Local Baptists launch new ministry

The Rev. Phil Holmes, director of missions for the Loudon County Baptist Association, reads The Open Table handbook as part of his training.

Loudon County Baptist Association will roll out this summer a new ministry in hopes of creating personal relationships and providing help to those in need.

The Open Table is a one-year program in which a person, referred to as a “friend,” in need meets with a table of six to eight volunteers who will guide and offer resources in topics like housing, transportation and finance, the Rev. Phil Holmes, LCBA director of missions, said.

LCBA is working with Tennessee Baptist Children’s Home to get the ministry started and will be the first partner in Tennessee.

“The reason the Tennessee Baptist Children’s Home is interested in this model is that they understand when children age out of the system at 18, if they’re still foster children and have not been adopted, there’s a failure upon society in helping those kids,” Holmes said. “What is magical about 18? Nothing. Most children that have come in the foster system are years behind in their abilities — social skills, knowledge of how to make it in this world.”

Holmes has adopted six children and has seen firsthand how teenage foster children can fall behind in necessary developments.

He intends to target those children who have aged out of foster care, as well as parents who have lost their children and want to work to get them back.

One of the biggest issues in the county is broken families, he said.

Holmes is in training so he may train other volunteers who will sit around the table. Volunteers will be recruited from area churches.

The program is judgment-free. Volunteers are there to become resources and, more importantly, a friend. One of Holmes’ primary goals is to create lasting friendships with participants. He aims to extend relationships past the yearlong program.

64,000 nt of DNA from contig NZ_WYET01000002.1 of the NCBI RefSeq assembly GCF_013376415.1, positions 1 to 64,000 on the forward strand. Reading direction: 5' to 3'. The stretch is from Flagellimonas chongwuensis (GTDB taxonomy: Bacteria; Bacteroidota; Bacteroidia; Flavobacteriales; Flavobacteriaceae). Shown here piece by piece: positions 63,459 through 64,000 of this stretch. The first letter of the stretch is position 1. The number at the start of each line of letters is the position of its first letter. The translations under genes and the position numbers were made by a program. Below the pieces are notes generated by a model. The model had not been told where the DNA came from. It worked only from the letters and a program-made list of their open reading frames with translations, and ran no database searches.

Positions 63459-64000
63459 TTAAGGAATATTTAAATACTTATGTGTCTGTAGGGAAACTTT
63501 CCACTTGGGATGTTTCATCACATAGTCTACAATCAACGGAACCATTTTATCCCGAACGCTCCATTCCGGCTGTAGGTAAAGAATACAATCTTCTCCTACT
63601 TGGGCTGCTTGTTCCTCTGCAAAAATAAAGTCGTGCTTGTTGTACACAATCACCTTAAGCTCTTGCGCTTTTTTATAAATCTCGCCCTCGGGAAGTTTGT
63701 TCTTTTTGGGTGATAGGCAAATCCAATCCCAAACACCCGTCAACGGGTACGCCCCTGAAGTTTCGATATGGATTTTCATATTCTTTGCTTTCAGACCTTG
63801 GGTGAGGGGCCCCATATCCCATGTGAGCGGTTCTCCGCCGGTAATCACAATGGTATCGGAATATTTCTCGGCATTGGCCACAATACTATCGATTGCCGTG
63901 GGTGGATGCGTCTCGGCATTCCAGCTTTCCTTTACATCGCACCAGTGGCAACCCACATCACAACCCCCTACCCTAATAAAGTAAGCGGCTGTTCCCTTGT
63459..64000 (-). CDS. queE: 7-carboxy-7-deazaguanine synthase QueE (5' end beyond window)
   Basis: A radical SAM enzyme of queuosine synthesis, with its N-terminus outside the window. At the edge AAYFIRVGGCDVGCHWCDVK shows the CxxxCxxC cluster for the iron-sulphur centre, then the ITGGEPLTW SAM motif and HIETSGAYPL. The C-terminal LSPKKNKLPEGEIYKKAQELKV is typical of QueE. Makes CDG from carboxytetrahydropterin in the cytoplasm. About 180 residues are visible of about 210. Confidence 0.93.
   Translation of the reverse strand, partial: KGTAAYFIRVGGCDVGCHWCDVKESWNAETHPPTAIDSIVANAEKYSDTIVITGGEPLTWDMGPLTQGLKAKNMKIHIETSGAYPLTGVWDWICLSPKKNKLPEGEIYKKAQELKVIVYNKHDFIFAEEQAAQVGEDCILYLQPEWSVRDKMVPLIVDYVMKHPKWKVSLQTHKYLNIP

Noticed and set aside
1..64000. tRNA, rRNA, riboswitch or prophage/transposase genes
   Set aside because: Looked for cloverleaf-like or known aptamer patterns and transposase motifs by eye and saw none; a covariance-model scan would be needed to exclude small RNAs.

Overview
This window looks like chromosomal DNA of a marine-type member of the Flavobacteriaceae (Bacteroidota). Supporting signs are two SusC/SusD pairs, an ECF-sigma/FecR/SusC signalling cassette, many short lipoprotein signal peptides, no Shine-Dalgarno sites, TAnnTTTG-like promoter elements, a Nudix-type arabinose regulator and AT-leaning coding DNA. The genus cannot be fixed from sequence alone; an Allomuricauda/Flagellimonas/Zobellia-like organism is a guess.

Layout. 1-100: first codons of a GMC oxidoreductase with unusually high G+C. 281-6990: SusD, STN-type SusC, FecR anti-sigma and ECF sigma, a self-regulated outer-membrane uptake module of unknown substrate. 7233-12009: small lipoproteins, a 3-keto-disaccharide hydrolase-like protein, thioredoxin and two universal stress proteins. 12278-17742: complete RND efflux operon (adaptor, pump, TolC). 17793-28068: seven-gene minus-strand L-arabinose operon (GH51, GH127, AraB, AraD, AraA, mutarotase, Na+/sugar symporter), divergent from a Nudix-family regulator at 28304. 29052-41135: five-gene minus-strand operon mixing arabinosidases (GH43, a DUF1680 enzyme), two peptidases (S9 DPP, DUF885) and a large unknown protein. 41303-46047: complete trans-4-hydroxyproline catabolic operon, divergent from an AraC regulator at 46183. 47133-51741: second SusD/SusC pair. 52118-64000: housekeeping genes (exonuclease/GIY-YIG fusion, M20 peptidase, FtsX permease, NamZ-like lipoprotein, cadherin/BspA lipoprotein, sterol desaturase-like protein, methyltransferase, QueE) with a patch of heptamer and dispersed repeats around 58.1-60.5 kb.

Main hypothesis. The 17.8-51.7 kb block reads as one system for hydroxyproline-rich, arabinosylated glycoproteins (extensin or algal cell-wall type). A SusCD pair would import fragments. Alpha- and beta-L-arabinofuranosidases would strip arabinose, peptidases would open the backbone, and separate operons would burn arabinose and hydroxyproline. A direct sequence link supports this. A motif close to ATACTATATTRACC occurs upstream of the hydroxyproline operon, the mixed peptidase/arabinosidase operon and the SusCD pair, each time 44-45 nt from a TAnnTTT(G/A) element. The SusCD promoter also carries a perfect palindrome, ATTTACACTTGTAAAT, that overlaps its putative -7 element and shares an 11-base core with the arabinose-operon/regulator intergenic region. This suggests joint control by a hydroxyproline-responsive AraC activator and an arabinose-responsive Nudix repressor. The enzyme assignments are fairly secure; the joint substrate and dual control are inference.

Teresa Wood, LCBA ministry assistant and Immanuel House director, said she is excited about the new initiative.

“I know that it’s going to give opportunities to individuals and families that wouldn’t otherwise have,” she said. “A big thing that I think about with children that come to the Immanuel House — we had this ‘open table’ concept, these families of these children — we will be able to help them, and not only help them, but for children that are aging out of the system, give them opportunities and give them people that they can trust, people that they know have their best interest at heart.”

Wood agreed that lasting relationships are a vital aspect of The Open Table.

“The statistics show that the people that come to the table and are helped by the volunteers there continue in those relationships past the time that they’re done with all the help that they need,” Wood said. “That can be huge for someone who doesn’t have much family or someone who doesn’t have good, godly influences. This gives us churches a chance to be a good, godly influence, to be a mentor to people who just need help with something, and that’s what God calls us to do. This gives us an opportunity to do that.”

People involved in the ministry will meet once a week with a table of volunteers for 52 weeks. During that time, the individual seeking help controls what happens through the ministry.

“The friend is the CEO of the table,” Holmes said. “They get to dictate how things go. We are just here as helpers and aids. We’re not here to tell people how they must do or direct their path. They direct the path of the table and how we help them. It’s supposed to be a judgment-free zone as well. We’re not here to judge. We’re not here to tell them how they ought to live their lives. We’re not going to do any of those things. We are going to stay true to this model.”

For more information, contact Holmes or Wood at 865-986-2292.